As of Wednesday, more than 500 Silicon Valley engineers and employees signed a pledge refusing to cooperate with the administration of President-elect Donald Trump's proposal to build a Muslim registry and implement mass deportations of minority communities.
The NeverAgain.tech petition was created in response to the Intercept's report of Twitter being only one out of nine major tech companies publicly refusing to assist with Trump's proposal for a Muslim registry. The other eight companies — Google, Microsoft, Apple, IBM, Booze Allen Hamilton, CGI and SRA International — have not responded with any public statements on whether they would refuse to help to build a Muslim database. The report also noted that IBM CEO Ginni Rometty personally congratulated Trump and offered the company's intelligence and data-related services to help "cut down on costs."
The pledge notes IBM's history in aiding in the deaths of 6 million Jews in the Holocaust. It also likens Trump's proposals to President Franklin Roosevelt's Japanese-American internment camps, as well as the Armenian, Rwandan and Bosnian genocides.
"We have educated ourselves on the history of threats like these, and on the roles that technology and technologists played in carrying them out. We see how IBM collaborated to digitize and streamline the Holocaust, contributing to the deaths of 6 million Jews and millions of others. We recall the internment of Japanese-Americans during the Second World War. We recognize that mass deportations precipitated the very atrocity the word genocide was created to describe: the murder of 1.5 million Armenians in Turkey. We acknowledge that genocides are not merely a relic of the distant past — among others, Tutsi Rwandans and Bosnian Muslims have been victims in our lifetimes."
Silicon Valley workers who signed the pledge promised to fight back or resign from their positions if their employers force them to conduct surveillance on minority communities or invade their constitutional rights to privacy. They also vow to ask their companies to minimize data collection and retention that could potentially be used to target minority communities.
"We are choosing to stand in solidarity with Muslim Americans, immigrants and all people whose lives and livelihoods are threatened by the incoming administration's proposed data collection policies," the pledge states.
The pledge was released Tuesday, one day before several high-ranking Silicon Valley executives will meet with Trump. Those in attendance of the tech summit Wednesday are Facebook COO Sheryl Sandberg, Apple CEO Tim Cook, Amazon CEO Jeff Bezos, Microsoft CEO Satya Nadella and Google CEO Larry Page.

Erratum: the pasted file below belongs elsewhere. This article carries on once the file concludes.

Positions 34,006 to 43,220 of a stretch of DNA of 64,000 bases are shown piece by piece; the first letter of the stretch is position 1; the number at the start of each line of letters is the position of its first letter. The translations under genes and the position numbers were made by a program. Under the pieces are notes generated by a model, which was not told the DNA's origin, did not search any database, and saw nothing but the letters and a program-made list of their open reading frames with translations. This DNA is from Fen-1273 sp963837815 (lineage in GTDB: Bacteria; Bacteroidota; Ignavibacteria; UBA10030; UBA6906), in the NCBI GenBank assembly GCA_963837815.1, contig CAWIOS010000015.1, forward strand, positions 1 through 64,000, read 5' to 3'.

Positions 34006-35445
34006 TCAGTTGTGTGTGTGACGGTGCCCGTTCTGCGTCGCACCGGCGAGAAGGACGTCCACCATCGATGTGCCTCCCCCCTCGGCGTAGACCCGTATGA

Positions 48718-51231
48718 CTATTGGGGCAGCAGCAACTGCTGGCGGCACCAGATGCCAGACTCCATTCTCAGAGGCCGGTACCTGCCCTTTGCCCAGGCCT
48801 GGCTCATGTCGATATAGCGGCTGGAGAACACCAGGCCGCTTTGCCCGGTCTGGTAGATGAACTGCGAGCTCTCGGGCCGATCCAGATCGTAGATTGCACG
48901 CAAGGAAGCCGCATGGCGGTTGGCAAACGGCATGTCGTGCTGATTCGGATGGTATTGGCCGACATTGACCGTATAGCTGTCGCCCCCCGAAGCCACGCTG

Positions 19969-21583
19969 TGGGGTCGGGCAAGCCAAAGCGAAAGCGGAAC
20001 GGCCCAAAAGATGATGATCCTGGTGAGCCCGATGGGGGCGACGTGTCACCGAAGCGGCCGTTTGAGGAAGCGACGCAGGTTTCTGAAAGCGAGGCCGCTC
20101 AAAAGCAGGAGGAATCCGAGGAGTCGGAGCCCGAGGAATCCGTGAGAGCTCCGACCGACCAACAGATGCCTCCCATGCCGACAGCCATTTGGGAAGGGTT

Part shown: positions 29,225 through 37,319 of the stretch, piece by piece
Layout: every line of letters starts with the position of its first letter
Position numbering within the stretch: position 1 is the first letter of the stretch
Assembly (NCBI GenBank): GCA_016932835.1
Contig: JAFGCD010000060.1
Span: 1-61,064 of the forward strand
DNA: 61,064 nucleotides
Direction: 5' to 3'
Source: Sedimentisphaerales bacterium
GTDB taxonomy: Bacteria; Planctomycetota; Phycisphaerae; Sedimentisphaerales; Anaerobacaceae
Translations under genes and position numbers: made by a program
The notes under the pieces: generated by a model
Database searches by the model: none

It's not unprecedented for prominent tech firms in Silicon Valley to cooperate with U.S. spy agencies on counterterrorism initiatives. According to LA Weekly, the Los Angeles Police Department has used surveillance and intelligence services from Palantir Technologies, which has monitored millions of Southern California residents as part of their counterterrorism strategy. Palantir has also contracted services with several U.S. spy agencies, including the FBI, CIA and NSA. On Monday, the Intercept reported that Palantir is expected to assist the Trump administration collecting data and tracking intelligence on immigrants and other minority communities.
Palantir co-founder and investor Peter Thiel served on Trump's transition team. Trae Stephens, a principal at Thiel's Founders Fund, has also been appointed to Trump's defense transition team.
Facebook, like many other tech companies, is expected to strengthen their counterterrorism strategy. However, Facebook told Mic it did not receive a request to build a Muslim registry and would refuse to assist in building a database of that kind.
"No one has asked us to build a Muslim registry, and of course we would not do so," a Facebook spokesperson told Mic.
Progressive activist group CREDO Action has been calling on tech companies to follow Facebook and Twitter's example to pledge against building a Muslim registry database.
"If Trump follows through on his campaign promise to build a Muslim registry, leading tech companies may be our last line of defense against Trump's bigotry and discrimination," CREDO senior campaign manager Heidi Hess told Mic in an email. "Tech giants like Google and Microsoft must follow Facebook's lead and take a moral stand now by publicly announcing that they will not play any role in Trump's chilling efforts to create a Muslim registry."
Apple, Google and Microsoft did not yet respond to Mic's request for comment.
Dec. 14, 2016, 4:46 p.m.: This story has been updated.